We were asked by an independent cycle retailer selling high-end cycles on the outskirts of London, to conceptualise the layout and look and feel of its three-floor cycle shop, ahead of a planned revamp – the first in seven years.
The existing use of the space was complex in that it had a customer bike park, workshop, toilets, staff room, fitting rooms, collection point, coffee area, a lift, storage and branded merchandising walls.
The client wanted to make better use of the space, make the customer journey more intuitive, soften the interiors and future-proof the design for another few years.
What we delivered
One of the first things we looked to do was to make the customer journey more intuitive – to take charge of navigation and show customers the way to what they want. As a fix, we proposed adding cycle tracks – inspired by those in a velodrome – on the ground floor, to act as a visual aid to direct customers from one end of the store to the other. A secondary layer of navigation was provided by wall graphics. See images 1, 2, 3, 4 & 5.
Hand-in-hand with this, we de-cluttered the space, by proposing removing the large TV screen, which acted as a visual barrier on entry, and removing cladding around pillars near the lifts, to really open up the space.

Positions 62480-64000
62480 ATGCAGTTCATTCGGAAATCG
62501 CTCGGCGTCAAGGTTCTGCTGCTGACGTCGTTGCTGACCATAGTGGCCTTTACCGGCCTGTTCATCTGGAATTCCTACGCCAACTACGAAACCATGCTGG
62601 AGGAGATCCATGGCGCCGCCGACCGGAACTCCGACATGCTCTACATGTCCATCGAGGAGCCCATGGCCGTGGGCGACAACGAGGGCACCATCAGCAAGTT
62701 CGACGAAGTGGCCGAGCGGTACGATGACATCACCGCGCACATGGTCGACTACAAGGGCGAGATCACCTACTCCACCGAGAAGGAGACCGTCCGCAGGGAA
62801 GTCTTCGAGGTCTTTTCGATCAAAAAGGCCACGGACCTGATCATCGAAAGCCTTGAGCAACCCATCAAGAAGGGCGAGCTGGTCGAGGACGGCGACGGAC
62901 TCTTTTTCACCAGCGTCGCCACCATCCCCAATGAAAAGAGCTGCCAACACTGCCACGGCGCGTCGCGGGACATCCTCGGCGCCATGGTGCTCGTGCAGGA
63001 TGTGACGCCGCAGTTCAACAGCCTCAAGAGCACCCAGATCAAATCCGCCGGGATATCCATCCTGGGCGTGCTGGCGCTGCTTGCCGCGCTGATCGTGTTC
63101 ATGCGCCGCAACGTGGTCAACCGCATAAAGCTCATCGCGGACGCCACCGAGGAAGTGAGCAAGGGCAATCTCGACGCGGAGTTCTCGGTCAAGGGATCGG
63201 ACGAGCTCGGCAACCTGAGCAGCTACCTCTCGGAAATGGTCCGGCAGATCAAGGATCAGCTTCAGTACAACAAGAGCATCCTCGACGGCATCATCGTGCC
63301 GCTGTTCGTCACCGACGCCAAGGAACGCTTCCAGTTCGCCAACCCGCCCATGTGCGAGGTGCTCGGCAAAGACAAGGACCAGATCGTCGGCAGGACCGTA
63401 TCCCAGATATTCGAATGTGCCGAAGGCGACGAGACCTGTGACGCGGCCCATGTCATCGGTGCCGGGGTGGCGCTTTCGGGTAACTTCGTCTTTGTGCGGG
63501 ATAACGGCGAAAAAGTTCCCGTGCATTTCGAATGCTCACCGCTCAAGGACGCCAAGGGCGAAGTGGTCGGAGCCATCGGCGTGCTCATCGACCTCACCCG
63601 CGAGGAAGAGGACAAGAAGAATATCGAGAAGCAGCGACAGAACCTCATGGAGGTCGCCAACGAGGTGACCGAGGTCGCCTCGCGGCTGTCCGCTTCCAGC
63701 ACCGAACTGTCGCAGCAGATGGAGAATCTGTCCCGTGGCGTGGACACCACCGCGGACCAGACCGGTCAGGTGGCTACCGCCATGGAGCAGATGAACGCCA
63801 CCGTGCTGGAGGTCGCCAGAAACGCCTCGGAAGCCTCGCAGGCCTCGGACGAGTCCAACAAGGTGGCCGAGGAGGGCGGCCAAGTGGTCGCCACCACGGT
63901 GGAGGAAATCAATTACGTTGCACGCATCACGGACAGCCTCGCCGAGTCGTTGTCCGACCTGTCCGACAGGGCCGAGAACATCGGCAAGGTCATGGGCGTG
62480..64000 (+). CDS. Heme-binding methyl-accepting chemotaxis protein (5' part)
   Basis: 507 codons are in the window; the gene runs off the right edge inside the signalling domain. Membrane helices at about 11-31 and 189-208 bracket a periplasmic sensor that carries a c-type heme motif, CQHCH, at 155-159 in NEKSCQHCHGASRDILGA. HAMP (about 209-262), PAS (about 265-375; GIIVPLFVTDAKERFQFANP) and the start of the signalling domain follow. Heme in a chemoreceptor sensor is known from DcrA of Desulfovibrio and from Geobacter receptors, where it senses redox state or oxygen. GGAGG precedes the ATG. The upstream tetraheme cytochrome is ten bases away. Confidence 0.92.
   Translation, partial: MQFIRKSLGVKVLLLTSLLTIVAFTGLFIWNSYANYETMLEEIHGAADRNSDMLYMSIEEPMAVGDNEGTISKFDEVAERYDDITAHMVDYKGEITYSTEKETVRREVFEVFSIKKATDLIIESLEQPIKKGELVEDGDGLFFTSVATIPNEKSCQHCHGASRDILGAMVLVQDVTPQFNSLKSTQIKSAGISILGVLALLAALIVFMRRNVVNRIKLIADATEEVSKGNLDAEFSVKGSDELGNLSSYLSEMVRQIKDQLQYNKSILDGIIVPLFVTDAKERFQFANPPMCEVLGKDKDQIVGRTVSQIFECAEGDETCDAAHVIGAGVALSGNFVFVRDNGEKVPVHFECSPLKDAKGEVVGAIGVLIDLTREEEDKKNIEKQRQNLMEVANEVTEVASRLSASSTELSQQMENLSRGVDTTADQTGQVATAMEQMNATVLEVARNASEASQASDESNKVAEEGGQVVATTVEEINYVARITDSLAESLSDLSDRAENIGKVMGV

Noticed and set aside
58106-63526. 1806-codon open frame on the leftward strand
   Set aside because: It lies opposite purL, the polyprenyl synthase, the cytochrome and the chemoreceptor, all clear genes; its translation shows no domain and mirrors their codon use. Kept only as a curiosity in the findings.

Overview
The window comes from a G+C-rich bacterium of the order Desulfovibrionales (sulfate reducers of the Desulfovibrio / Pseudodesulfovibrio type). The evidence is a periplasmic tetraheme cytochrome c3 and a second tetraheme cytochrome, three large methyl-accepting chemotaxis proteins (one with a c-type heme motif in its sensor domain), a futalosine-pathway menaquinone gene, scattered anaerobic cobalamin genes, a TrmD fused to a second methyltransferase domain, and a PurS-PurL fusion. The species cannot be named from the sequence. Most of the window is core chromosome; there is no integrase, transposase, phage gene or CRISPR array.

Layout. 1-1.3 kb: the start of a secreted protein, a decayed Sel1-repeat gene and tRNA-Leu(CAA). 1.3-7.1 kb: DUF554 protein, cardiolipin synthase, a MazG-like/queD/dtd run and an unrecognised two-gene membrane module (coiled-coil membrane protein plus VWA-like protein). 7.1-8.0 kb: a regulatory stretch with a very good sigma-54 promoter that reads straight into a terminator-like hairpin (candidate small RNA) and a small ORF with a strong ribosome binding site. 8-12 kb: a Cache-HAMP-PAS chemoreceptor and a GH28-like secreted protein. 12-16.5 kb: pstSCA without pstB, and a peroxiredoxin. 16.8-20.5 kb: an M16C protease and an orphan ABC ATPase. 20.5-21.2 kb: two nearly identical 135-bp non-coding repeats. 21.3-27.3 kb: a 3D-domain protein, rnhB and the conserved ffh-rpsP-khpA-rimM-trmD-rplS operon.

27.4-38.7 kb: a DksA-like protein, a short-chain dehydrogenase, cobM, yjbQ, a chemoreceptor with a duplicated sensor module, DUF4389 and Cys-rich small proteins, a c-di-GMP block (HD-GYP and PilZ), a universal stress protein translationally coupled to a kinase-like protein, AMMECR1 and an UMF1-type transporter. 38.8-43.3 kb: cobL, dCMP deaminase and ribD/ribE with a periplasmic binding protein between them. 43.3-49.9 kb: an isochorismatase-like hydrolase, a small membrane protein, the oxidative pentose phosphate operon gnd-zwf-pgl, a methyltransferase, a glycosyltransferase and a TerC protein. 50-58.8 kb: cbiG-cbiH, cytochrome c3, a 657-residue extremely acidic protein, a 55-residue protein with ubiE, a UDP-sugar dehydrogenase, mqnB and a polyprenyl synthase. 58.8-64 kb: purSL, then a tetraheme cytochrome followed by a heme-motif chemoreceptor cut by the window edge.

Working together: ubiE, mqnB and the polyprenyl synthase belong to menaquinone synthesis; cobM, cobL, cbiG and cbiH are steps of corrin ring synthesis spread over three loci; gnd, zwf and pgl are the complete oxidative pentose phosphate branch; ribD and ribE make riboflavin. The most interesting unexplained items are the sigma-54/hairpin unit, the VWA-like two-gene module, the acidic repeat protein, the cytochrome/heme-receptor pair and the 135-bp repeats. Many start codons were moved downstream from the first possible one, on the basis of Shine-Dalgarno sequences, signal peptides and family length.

We included subtle nods to the shop’s cycling heritage, via the track (mentioned above), as well as through the inclusion of famous cycle tracks perforated into the plywood wall at the back of the store (see images 6 & 7).
We borrowed the concept of the open kitchen from the hospitality industry and used perforated metal for the stockroom wall, so customers could get a glimpse of what was going on behind the scenes – lending a degree of honesty and transparency to the design (see image 7).
The client favoured the industrial / loft look, name-checking materials such as polished concrete. However, given that a key part of the brief was to future-proof the store, ensuring it transcends current trends, we worked hard to incorporate materials that we felt still had some life left in them, in terms of the lifecycle of their retail appeal. So, for example, we used materials such as fret-cut plywood and perforated metal. We also chose materials we felt were timeless, such as dark herringbone wooden flooring (see example material palette, image 8).
For the second floor (see image 9), we sought a change of pace from the bright, colourful ground floor. The second floor is where customers are taken for a bespoke bike fitting and the materials needed to reflect this exclusive service. In contrast, the second floor is designed using dark, sumptuous materials with a luxury feel, inspired by private members’ clubs and gymnasiums of old. We split the space into three areas: a consultation area, a showcase area of high-end accessories, and a storage area of all of the component parts required for the fitting service.
Images 1 to 7 show visuals from the ground floor. Images 8 & 9 are a material palette, and a visual, respectively, from the second floor.